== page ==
Newspaper offices are notoriously risk averse when it comes to the law.  That is why, for example, “libel chill” had the impact it did: there were things which would not be published, whatever the public interest.  The possible legal exposure was too much.  And even if an experienced editor would want to take a “robust” view, the in-house lawyers are there to urge due caution.


So what happened?

Why did any alleged phone hacking take place in this environment of compliance and risk avoidance?


Part of the answer was perhaps that the areas of law which dealt with phone hacking – namely the Regulation of Investigatory Powers Act and the Computer Misuse Act – were simply not well known to newspaper editors and lawyers steeped in the old media laws of libel and copyright.  As technology changed, the applicable laws changed as well, but that was not realised until far too late.

But part of the answer may also be  that it did not occur to anyone involved that it could even be a breach of the criminal law.  So, with no apparent law to comply with, only culture and ethics would act as any restraint on accessing the voicemails of others, or instructing private detectives to do so.

In practice, culture and ethics provided no barrier at all.


Phone hacking was probably never, in essence, a problem of illegality but one of culture.

There was this great new way of getting stories, and there seemed no compelling reason not to exploit it.

And so people did.

Ignorance of the law may never be an excuse, but sometimes it can also explain certain things.




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What we know – and what we don’t know – about the death of Lucy Meadows

A week ago primary school teacher Lucy Meadows was found dead at her home.

Over the last week there has been a great deal of interest in the case.  There has been a vigil outside a national newspaper office; there are petitions calling for an individual journalist to be sacked; there is the prospect of a House of Commons debate; and various groups have claimed the tragedy supports their objectives.

In all this, there is little concrete information. This post sets out, as of today, what we know and – more importantly – what we don’t know about what happened to Lucy Meadows before she died.  This post deals with these points in broadly chronological order, and as this is not a “blame” piece, I have anonymised the names of all but Lucy Meadows.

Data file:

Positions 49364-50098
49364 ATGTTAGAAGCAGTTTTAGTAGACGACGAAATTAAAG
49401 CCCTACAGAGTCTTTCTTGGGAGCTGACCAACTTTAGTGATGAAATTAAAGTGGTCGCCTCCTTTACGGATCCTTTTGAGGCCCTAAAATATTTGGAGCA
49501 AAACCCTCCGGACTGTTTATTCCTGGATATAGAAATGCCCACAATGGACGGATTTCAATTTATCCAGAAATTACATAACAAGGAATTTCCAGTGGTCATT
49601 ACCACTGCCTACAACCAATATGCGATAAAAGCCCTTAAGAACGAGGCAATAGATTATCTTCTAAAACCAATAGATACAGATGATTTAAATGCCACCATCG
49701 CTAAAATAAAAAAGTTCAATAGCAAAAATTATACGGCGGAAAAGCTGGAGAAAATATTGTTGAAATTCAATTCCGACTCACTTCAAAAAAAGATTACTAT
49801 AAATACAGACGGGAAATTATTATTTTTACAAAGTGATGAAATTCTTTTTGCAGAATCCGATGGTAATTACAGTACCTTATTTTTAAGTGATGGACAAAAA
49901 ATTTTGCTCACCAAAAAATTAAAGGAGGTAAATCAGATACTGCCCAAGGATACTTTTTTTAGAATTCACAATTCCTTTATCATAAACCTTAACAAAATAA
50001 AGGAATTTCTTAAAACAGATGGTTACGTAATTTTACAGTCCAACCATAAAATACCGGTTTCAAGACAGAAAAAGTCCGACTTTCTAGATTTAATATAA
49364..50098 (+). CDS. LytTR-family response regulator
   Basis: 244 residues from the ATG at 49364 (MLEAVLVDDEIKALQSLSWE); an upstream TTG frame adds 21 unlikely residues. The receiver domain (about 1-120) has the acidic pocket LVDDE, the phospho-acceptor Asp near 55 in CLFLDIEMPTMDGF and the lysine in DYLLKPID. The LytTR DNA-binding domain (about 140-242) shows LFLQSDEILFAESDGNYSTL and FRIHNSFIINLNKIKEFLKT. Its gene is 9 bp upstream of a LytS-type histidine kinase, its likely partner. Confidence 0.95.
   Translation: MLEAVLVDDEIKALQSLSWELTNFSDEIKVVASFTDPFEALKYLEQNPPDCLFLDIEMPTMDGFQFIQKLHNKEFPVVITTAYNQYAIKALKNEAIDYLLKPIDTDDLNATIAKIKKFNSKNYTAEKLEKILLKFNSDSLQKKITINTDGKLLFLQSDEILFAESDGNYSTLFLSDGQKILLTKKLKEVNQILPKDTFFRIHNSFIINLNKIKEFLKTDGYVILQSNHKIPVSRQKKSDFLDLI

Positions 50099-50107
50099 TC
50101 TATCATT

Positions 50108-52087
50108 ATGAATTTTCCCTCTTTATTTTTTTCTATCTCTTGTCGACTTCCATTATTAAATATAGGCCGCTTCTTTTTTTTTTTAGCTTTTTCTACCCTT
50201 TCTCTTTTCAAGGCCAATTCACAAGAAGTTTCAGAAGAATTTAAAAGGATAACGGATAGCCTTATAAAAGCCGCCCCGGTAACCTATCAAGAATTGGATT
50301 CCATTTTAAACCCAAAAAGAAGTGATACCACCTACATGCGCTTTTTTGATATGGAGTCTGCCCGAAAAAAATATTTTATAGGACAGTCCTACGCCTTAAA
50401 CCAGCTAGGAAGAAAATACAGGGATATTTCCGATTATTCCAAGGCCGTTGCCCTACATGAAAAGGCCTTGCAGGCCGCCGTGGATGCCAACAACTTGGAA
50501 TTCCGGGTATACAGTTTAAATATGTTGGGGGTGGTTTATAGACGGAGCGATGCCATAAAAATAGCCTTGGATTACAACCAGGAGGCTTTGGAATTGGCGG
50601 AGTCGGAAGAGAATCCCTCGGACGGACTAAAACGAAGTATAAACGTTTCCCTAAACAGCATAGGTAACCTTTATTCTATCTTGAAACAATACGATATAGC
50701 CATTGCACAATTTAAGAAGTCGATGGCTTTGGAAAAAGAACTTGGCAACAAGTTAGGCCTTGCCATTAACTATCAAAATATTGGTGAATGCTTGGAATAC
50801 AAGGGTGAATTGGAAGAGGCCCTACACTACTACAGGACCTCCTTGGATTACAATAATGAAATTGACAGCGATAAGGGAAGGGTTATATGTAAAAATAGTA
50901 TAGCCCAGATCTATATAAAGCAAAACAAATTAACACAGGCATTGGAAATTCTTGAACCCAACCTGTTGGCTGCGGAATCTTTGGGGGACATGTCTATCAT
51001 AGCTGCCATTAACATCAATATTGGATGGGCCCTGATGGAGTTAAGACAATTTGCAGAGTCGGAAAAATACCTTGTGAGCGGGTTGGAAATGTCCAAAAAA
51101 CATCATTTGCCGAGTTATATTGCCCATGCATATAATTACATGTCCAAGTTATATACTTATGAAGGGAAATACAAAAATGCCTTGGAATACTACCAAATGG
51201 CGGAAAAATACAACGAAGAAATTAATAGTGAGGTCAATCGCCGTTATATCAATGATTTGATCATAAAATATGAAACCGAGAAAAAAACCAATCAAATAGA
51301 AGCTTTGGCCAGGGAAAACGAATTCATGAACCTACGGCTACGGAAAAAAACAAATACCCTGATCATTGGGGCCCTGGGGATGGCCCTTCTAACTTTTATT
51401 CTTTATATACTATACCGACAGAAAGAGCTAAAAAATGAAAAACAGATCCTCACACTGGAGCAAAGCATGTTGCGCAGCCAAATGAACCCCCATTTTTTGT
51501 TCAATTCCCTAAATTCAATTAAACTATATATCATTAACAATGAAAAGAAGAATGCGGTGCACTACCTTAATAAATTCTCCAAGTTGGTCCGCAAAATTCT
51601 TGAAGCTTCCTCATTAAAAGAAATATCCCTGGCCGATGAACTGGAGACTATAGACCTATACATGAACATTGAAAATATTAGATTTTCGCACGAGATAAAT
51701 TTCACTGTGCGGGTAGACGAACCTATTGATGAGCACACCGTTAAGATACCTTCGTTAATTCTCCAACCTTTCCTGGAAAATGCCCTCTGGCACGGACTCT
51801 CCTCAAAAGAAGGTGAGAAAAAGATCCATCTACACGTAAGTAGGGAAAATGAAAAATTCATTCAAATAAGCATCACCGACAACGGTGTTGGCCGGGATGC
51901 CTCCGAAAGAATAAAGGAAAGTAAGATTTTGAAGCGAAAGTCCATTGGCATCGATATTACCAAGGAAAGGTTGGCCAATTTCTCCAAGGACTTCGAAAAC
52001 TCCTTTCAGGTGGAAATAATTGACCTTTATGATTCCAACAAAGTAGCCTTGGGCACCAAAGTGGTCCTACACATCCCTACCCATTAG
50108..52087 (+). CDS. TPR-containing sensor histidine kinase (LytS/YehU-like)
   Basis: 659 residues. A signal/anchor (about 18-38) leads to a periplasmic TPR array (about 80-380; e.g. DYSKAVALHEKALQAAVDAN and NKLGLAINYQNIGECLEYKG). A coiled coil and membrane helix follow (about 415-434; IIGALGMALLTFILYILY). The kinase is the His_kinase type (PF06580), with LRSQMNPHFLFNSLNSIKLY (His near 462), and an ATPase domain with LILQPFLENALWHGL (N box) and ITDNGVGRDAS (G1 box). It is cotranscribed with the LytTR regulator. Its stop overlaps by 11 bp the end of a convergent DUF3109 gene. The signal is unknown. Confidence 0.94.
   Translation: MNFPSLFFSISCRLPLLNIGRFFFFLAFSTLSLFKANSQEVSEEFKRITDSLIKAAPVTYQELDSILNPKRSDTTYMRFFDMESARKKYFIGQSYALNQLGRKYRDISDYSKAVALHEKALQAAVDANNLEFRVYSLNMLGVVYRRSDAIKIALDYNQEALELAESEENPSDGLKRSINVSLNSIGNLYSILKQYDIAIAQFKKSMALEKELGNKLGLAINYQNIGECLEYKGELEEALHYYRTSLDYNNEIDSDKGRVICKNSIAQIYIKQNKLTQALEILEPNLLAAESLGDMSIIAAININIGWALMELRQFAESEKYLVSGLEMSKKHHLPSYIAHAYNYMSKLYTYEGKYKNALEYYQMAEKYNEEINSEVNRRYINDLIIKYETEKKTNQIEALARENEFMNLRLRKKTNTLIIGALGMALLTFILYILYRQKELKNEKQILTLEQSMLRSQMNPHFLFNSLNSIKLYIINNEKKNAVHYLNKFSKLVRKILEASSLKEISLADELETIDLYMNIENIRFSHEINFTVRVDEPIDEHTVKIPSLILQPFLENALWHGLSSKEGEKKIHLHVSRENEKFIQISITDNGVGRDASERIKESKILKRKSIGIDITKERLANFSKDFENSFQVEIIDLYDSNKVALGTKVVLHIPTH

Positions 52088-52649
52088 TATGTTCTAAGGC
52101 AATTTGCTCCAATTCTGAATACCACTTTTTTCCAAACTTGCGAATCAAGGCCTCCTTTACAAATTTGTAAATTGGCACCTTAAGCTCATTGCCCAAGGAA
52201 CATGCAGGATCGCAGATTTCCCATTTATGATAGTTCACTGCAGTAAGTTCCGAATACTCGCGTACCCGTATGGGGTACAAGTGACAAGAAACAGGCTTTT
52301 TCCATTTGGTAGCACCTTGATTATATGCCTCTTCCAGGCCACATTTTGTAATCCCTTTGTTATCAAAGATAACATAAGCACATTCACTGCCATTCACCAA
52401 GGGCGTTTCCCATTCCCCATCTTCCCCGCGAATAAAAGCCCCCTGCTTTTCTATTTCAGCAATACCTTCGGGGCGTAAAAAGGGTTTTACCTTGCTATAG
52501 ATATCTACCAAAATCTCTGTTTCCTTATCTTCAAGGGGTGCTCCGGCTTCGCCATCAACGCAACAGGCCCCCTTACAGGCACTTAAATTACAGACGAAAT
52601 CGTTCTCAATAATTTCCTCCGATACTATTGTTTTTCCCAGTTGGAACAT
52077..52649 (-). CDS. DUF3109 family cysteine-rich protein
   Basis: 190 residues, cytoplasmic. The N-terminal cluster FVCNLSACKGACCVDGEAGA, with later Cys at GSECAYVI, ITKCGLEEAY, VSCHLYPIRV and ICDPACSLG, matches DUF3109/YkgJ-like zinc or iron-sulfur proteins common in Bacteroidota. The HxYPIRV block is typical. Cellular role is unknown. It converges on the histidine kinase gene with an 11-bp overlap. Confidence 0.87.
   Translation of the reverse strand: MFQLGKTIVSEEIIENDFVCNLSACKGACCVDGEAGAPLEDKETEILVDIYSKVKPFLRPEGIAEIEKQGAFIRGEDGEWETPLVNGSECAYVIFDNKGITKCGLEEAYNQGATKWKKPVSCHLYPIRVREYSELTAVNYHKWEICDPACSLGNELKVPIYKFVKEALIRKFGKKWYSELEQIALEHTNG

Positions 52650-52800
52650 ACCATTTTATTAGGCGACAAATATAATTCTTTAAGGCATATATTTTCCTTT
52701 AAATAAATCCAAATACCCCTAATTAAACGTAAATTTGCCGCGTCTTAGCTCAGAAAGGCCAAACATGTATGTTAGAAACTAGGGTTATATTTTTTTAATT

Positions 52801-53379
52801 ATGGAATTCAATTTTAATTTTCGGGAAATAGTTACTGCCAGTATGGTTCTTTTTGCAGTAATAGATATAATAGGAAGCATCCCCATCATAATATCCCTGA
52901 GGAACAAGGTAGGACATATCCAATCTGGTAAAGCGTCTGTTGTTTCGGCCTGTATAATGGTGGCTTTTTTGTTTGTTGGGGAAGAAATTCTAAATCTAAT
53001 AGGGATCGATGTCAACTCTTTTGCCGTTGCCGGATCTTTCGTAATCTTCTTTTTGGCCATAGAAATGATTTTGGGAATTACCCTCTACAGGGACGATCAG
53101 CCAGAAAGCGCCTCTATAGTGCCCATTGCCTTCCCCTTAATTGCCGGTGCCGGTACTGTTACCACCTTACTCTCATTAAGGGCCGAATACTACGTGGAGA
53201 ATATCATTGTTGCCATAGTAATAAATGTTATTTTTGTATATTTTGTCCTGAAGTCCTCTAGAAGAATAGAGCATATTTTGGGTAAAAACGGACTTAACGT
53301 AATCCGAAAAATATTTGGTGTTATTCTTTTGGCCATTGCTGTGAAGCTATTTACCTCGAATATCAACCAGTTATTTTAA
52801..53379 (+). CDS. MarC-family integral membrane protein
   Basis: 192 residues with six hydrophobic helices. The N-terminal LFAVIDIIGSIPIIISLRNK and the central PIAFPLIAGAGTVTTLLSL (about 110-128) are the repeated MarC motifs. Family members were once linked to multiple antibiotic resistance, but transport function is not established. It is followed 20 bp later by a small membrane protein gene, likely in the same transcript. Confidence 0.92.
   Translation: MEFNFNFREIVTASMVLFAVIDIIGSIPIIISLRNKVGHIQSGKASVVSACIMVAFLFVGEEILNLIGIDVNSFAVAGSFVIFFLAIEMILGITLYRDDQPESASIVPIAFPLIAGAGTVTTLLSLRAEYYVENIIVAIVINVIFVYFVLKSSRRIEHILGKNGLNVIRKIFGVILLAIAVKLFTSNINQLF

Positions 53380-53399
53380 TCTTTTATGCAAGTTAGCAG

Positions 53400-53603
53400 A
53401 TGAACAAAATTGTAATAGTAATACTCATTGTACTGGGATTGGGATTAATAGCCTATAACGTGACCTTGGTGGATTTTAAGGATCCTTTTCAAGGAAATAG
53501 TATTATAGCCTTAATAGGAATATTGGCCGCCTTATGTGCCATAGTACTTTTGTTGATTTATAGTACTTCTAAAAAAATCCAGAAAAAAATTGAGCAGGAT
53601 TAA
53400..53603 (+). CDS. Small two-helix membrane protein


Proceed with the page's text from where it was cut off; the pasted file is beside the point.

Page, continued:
The full sources and other links for what follows are here.


What happened with the school

We know Lucy Meadows was a primary teacher at a certain school and that she was transitioning from male to female.  We know she had the support of her headteacher and of the diocese.  It appears she was popular and highly regarded.

We know that the headteacher put thought into how to communicate this news to the school, and it appears the headteacher decided to do this by means of a low-key announcement in the “staff changes” part of the school newsletter.


The local press

We know that the local press covered the story before the national press were aware of it.  We know that the local press – one paper in particular – were able to get a quote (and a photograph) of a concerned parent.  We know that claims were made that other parents were concerned, but there is no explicit evidence of this.

We do not know what either Lucy Meadows or the School did about this local news coverage, other than to provide statements.  Lucy Meadows and her headteacher released statements asking for privacy to be respected.

(26/3/13 ADDED: See Dan Waddell’s two detailed posts and on how the news story went from local to national level.)


The national press

The national press picked up the story soon after it was published in the local press.  We know that the national press sought “before” and “after” pics of Lucy but had to settle for unauthorised Facebook pics and a child’s drawing.  We know that the national press took the decision to publish a story in December 2012 based on the adverse reactions of the parents.  However, there were still no more named concerned parents.

Once the story was covered in at least two national tabloids as a news story, we know that a controversial columnist used the information acquired by others for a critical main piece in his weekly column.  We do not know what Lucy Meadows thought of this column, as it is not mentioned in any of the emails which have so far been published.


The complaints of harassment and press intrusion

We know that Lucy Meadows complained of the press intrusion in emails sent to another trans person.  These emails have not been published in full.  In these emails we are told that Lucy Meadows was concerned at the presence of photographers at her school and the attempts to obtain private information (and pictures).  We are also told that the press seemed uninterested in the parents who wanted to say positive things.